Magazine article USA TODAY

Pivotal Enzyme Rescued by Another Molecule

Magazine article USA TODAY

Pivotal Enzyme Rescued by Another Molecule

Article excerpt

Marked for death with molecular tags that act like a homing signal for a cell's protein-destroying machinery, a pivotal enzyme is rescued by another molecule that sweeps the telltale targets off in the nick of time. The enzyme, called TRAF3, lives on to control a molecular network that is implicated in a variety of immune system-related diseases if left to its own devices.

Scientists at The University of Texas MD Anderson Cancer Center, Houston, have identified TRAF3's savior and demonstrated how it works. By discovering the role of OTUD7B as TRAF3's protector, Shao-Cong Sun, professor in the Department of Immunology, and colleagues filled an important gap in their understanding of a molecular pathway discovered in Sun's lab.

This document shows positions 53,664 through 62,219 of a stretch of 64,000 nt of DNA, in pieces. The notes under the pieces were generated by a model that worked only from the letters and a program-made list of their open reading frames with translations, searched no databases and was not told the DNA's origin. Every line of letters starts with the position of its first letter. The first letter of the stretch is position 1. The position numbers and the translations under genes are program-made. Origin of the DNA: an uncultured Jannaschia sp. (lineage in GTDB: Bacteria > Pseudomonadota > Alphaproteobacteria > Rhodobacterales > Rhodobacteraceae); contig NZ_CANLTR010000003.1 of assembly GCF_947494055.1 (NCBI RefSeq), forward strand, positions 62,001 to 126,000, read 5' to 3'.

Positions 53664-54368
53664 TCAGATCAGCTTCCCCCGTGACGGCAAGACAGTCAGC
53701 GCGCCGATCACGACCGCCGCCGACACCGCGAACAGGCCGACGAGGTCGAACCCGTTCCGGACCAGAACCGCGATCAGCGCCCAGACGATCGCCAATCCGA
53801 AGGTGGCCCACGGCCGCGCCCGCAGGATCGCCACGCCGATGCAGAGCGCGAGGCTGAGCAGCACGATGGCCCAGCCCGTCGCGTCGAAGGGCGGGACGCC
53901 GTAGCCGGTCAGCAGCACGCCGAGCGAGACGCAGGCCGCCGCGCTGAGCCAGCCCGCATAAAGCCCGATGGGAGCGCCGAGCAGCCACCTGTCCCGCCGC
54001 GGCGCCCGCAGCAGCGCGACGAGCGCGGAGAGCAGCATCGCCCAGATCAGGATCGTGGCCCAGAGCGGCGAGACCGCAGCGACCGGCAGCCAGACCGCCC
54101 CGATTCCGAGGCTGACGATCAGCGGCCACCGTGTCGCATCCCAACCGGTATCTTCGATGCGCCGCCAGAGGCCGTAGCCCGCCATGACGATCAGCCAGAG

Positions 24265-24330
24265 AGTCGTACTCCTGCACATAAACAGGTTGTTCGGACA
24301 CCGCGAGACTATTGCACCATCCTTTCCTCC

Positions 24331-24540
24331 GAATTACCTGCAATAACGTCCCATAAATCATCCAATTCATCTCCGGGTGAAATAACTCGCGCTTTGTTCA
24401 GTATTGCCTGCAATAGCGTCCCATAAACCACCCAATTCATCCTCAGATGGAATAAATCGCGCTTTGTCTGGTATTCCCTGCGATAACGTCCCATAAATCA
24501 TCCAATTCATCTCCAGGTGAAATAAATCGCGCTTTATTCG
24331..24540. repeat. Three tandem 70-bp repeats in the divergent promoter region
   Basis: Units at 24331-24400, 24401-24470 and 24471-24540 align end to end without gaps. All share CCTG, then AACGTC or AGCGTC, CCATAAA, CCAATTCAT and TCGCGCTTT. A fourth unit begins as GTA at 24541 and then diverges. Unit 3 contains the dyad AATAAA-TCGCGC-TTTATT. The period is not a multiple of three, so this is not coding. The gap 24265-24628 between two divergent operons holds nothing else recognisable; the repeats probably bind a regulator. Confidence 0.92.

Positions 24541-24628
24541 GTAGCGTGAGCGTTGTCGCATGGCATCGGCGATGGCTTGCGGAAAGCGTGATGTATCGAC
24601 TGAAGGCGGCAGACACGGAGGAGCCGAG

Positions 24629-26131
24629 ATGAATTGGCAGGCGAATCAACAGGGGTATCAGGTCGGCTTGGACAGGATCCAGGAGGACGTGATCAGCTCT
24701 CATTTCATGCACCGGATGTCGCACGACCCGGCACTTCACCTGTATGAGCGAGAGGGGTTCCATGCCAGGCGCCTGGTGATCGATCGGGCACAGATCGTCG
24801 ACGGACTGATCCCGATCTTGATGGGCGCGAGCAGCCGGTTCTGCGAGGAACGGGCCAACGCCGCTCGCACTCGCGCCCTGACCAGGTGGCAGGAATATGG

"Genetic defects or constant degradation of TRAF3 lead to the uncontrolled activity of what we call the noncanonical NF-kB pathway. This, in turn, is associated with autoimmune diseases and lymphoid malignancies such as multiple myeloma and B cell lymphomas." Sun explains. …

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